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Fair code enforcement OK'd by Grand Island Town Board

Sat, Dec 23rd 2023 07:00 am

By Karen Carr Keefe

Senior Contributing Reporter

The planned Golfside Development across from the former Radisson Hotel was the subject of controversy as the Town Board dealt with a code violation regarding dumping of millings at the site.

Council member Mike Madigan asserted the town Code Enforcement Department didn’t pursue a violation against Golfside in light of being told by several town officials of a cost-saving favor the developer was doing for the town.

Golfside concurrently is seeking to rezone the site as a Planned Development District to allow mixed use for the parcel.

Madigan introduced a motion at Monday’s board meeting requesting the town “fairly and consistently enforce town code.” His motion was approved 3-0.

Madigan said that it seemed to him there’s a conflict of interest by Golfside in doing the town a favor while asking the town to rezone the parcel.

At the close of the meeting, Council member Christian Bahleda said he believes there was nothing “nefarious” going on with regard to the millings program: “I think it was a breakdown in communication between the Town Board and the highway superintendent.”

At the board’s workshop meeting, Madigan said, “We do have a PDD being considered for that property and there’s a code violation that’s occurring on that property, with 50 to 100 or so truckfuls of fill that’s been dumped there.”

Golfside, owned by Frank Grebenc, is planned as a residential and commercial development on a 65-acre site. The property falls under two zoning classifications: Less than 25% of the acreage is zoned for general business and the rest is for single-family residential use.

The violation was cited under Code 253-2A, which calls for a grading permit to be obtained from the town Building Department before beginning any excavating, regrading or filling of land. Asphalt millings, a byproduct of pavement construction, is the fill that was dumped at the site. Millings can be recycled and used to resurface roads, parking lots and for commercial and residential paving.

“I conveyed a complaint from a resident to Code Enforcement,” Madigan said. “They sent out a violation letter … regarding town code.”

The situation was to be remedied within 30 days. But there was no follow-up enforcement.

Madigan read from the Code Enforcement Department’s response to the complaint about millings being dumped at the Golfside site: “This resulted in a very significant cost savings and being told that the town would have been responsible for paying trucking charges to remove those road millings off the Island and dumping them at some other site. In light of this, we do not intend to chase this further because it would only result in the town having to pay someone to remove it and truck the material off the site.”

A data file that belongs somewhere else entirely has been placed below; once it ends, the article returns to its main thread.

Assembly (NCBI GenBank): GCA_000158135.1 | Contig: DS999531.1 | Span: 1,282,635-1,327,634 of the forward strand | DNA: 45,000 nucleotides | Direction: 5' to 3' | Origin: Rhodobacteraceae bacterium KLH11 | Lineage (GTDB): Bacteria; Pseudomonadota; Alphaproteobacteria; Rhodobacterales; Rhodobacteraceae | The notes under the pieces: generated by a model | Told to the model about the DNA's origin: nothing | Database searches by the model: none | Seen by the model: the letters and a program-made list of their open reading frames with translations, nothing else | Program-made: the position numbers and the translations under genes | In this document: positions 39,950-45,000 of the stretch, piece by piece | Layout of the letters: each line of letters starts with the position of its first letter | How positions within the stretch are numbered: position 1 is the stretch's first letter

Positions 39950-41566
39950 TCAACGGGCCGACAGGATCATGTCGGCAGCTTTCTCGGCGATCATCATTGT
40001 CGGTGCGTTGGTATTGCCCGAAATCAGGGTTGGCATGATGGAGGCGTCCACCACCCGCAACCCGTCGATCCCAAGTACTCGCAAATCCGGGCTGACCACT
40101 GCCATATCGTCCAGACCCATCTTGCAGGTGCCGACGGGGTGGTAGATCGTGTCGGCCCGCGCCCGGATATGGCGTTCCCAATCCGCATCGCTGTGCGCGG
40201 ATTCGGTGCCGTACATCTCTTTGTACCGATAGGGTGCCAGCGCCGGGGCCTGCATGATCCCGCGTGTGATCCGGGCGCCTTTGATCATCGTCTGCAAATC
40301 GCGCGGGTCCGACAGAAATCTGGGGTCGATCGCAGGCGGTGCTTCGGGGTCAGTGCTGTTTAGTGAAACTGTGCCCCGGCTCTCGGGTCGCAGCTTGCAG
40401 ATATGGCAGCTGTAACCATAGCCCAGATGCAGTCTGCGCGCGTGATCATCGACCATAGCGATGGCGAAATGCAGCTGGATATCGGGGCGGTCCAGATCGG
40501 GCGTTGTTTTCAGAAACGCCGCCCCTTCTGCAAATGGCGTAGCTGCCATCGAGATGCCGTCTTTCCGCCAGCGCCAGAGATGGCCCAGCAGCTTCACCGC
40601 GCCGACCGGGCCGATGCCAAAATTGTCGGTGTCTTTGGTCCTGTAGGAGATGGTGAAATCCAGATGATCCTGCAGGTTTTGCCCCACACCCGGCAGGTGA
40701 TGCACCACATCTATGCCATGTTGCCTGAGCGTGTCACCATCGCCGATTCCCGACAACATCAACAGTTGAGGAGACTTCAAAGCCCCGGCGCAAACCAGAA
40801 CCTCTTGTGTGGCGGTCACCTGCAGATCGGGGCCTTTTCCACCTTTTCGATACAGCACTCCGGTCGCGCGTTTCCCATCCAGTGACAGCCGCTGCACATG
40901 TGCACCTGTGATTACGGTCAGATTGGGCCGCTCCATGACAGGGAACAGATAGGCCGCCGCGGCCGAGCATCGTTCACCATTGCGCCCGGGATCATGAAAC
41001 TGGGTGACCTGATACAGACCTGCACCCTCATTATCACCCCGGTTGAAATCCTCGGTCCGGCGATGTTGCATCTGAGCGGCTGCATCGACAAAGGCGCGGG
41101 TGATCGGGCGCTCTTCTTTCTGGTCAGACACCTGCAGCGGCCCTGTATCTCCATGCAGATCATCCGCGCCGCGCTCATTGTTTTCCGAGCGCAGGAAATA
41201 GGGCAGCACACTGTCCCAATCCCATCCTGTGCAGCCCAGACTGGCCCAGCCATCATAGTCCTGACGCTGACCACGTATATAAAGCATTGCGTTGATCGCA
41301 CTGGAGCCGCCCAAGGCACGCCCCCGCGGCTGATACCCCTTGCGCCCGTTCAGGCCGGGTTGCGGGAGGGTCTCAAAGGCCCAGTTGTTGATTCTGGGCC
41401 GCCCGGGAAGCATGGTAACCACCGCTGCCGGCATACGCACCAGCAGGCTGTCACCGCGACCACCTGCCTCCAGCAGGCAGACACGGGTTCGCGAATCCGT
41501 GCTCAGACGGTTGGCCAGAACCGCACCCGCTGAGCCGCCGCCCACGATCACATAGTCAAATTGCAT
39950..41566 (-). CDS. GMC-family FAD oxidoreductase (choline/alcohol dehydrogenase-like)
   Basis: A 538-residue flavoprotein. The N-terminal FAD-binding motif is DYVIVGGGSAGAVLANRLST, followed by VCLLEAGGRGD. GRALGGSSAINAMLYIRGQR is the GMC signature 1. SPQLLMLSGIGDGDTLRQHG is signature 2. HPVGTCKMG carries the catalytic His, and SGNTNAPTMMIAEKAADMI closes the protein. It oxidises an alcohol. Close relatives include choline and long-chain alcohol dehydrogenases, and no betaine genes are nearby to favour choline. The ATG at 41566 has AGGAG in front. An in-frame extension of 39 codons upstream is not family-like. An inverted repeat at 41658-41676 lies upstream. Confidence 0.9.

Madigan said he believes the amount dumped at the site could be 10 times as much as is permitted.

“I don’t believe that anyone on this Town Board agreed to this favor that’s occurring at the same time that we have a very serious PDD rezoning occurring, and the appearance is very bad. It should not have ever occurred,” Madigan said. “The public should be aware of anything like this that’s occurring.”

Later in the regular Town Board meeting, resident Cathy Rayhill supported Madigan’s call for a fairly and consistently enforced town code.

“Around Timberlink and Trail’s End over near the Radisson, we had our roads repaired there,” she said. “There were millings taken. We actually followed the trucks that were leaving our neighborhood and all the millings were being dumped into the property that’s across from the Radisson. This happens to be the same property that has business in front of the board to get approved for a PDD.”

Rayhill said she was told that no permit is required – which she said is incorrect. She said she learned that providing millings to Island residents is done according to a list, but said the program “is not codified in any way, shape or form.”

Although the Golfside Development site was not next on the list, it was the only property that could take that amount of millings.

Rayhill also said Highway Superintendent Dick Crawford has committed to getting together with the Town Board to ensure the millings give-away-program is a codified program.

In other Town Board news:

•Grand Island Police Officer in Charge Thomas Franz reported to the Town Board that, in the months of October and November, traffic enforcement was enhanced in two “troubled areas” of the town.

“I have addressed your and the Town board's desire for enhanced traffic enforcement in the troubled areas of Staley and West River roads,” he said. “With that said, a total of 100 traffic stops were conducted in November with 86 traffic tickets issued. Additionally, on Nov. 28, GIPD conducted a traffic "blitz" on both Staley and West River roads.

“A total of 40 traffic stops were made, and out of those stops, 25 traffic tickets were written. For your information, several residents from both target areas were stopped for speeding and ticketed.”

Franz added, “Going forward, GIPD will continue with traffic ‘blitz’-type details in all problem areas.”

•Madigan said farewell and thanks in his last meeting as a council member.

Bahleda said, “I want to thank him for all his hard work throughout the years.”

Madigan said to the residents, “Today marks a bittersweet moment for me as I address you for the last time as councilman. Serving the residents of Grand Island over the past eight years has been an honor and a privilege.”

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